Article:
This archive contains all documents published by cep over the last few years:
cepAdhoc: Incisive comment on current EU policy issues.
cepPolicyBrief: Concise 4-page reviews of EU proposals (Regulations, Directives, Green Papers, White Papers, Communications) – including a brief summary and economic and legal assessments.
cepInput: Impulse to current discussions of EU policies.
cepStudy: Comprehensive examination of EU policy proposals affecting the economy.
The four Presidents of the European Council, the Commission, the Eurogroup and the European Central Bank (ECB) have proposed measures to improve the stability of the Euro Zone.
The updated cepDefault-Index makes clear that the euro crisis has not been averted. The Index shows that, with the exception of Ireland, the crisis countries in receipt of financial assistance have not succeeded in halting the decline in creditworthiness. Italy’s creditworthiness has been deteriorating continuously since 2009. The reforms implemented so far are insufficient.
Moreover the creditworthiness of France is under threat. Even if the French situation is not yet as dramatic as in the southern European countries, it still requires an urgent course correction. A drop in France's creditworthiness could place the entire Euro rescue package in doubt therefore the trend in French creditworthiness is of significant importance for the future development of the Euro Zone.
The Fiscal Compact of 2 March 2012 obliges the Contracting Parties to introduce a debt brake into national law. Amongst other things, it provides for a correction mechanism obliging the Contracting Parties directly in case of default. Thus the budgetary discipline of Contracting Parties is to be strengthened. The Commission proposes seven principles which the Contracting Parties should take into in shaping national laws.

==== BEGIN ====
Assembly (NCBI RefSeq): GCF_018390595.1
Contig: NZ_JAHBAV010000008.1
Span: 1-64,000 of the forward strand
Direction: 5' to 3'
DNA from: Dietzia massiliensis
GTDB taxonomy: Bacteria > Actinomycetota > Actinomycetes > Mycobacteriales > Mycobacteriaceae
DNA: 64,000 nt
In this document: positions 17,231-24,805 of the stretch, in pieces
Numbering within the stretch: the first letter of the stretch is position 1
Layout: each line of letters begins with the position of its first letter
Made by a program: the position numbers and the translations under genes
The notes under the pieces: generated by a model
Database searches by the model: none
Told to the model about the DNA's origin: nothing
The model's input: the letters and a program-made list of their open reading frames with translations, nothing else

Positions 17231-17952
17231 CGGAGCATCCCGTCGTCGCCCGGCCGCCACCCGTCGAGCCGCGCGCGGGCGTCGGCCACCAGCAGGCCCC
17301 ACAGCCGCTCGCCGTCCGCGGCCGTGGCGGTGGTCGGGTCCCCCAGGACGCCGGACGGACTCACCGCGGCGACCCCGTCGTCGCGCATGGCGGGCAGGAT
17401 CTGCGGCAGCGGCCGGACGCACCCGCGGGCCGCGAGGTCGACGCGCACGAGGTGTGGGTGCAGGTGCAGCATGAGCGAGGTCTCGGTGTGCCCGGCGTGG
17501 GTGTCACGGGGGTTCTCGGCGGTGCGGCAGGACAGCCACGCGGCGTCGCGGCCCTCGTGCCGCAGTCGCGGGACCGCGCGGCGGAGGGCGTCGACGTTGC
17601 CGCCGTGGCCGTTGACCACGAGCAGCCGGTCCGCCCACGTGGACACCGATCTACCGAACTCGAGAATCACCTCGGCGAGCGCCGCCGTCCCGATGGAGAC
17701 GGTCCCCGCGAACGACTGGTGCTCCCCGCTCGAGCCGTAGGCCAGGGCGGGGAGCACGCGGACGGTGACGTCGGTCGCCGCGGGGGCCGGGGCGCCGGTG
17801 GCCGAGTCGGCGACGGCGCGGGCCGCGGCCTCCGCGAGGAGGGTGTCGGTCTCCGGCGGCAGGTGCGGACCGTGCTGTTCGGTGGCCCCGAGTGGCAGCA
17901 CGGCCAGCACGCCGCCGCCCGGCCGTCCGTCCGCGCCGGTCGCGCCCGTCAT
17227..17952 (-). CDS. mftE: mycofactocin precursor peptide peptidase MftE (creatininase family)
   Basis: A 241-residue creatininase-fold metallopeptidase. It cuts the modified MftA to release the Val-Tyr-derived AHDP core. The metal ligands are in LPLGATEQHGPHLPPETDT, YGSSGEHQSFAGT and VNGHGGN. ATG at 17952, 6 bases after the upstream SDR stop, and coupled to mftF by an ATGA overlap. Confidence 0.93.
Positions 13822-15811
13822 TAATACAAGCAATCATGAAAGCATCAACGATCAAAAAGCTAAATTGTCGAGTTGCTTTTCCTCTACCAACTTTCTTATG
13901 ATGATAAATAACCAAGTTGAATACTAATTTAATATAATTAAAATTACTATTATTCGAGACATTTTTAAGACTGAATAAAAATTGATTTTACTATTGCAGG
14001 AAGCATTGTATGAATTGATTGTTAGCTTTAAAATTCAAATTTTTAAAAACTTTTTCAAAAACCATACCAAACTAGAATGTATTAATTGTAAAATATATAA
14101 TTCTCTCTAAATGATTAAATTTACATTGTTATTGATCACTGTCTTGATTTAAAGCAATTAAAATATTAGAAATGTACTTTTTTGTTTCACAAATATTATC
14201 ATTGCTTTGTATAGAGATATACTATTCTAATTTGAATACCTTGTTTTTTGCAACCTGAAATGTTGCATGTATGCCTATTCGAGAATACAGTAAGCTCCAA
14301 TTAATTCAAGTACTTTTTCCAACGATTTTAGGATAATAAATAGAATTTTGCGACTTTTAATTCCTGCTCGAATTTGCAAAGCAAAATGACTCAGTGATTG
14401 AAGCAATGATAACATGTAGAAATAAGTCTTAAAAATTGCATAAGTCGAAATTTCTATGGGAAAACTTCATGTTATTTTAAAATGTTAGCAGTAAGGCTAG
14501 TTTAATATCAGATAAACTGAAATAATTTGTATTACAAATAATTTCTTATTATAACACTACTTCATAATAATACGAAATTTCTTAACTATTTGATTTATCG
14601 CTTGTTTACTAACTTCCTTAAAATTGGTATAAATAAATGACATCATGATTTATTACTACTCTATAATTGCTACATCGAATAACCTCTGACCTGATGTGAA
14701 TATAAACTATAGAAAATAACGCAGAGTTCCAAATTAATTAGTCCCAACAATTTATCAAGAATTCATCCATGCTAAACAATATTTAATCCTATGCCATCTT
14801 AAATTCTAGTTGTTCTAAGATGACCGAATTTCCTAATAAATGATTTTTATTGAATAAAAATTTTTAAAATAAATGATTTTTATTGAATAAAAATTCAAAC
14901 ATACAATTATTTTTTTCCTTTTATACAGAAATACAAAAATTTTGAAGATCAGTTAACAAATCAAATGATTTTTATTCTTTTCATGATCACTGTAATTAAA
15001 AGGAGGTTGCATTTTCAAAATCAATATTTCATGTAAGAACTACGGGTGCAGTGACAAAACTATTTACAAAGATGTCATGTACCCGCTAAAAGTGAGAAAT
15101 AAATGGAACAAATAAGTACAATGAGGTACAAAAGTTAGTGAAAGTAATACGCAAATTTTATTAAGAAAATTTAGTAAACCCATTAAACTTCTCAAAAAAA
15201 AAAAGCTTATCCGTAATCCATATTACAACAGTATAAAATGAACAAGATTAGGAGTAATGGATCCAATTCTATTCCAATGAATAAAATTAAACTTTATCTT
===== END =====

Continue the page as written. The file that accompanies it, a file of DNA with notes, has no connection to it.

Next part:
South-Europe’s creditworthiness keeps eroding as demonstrated by the latest assessment of the cepDefault Index. Italy’s erosion consolidated in 2011; as regards Greece, the negative trend did not only continue but declined even further; Spain is somewhat crumbling but – apart from the banking crisis – not doing too badly.
In Portugal, however, the vigorous structural reforms now bear fruit – an upward trend is soon to emerge. It is very likely that Portugal will regain its full creditworthiness in 2015.
All other South-European countries need to improve their competitiveness through structural reforms too.
The Commission intends to intensify the surveillance of national EU budget policy and to develop the deficit procedure. Moreover, euro states are to be obliged to transpose European budget requirements stipulated under the Stability and Growth Pact into national law. Moreover, national budgets must be based on independent macroeconomic forecasts in future.
The EU Heads of State and Government (apart from Great Britain and the Czech Republic) entered into an agreement to improve the budgetary discipline of the Contracting Parties. The Contracting Parties undertake to transpose a debt brake into their national legal systems and to facilitate the imposition of sanctions in the deficit procedure.
On the one hand, the Commission wishes conduct enhanced surveillance of euro countries, which might need to request financial assistance in future. On the other hand, the Commission wishes to see the tasks assigned by the bail-out package enshrined in secondary EU legislation.
The Commission presents three options for the implementation of Eurobonds and puts up for discussion the related pros and cons. With regard to the pros it mentions in particular the alleviation of the current debt crisis, the stabilisation of the banking system and the increased liquidity of the government bonds market. With regard to the cons it mentions the reduced incentives for budgetary discipline. For instance, Member States can run up debts at the expense of the budgetary discipline of other Member States, without this having an affect on their financing costs.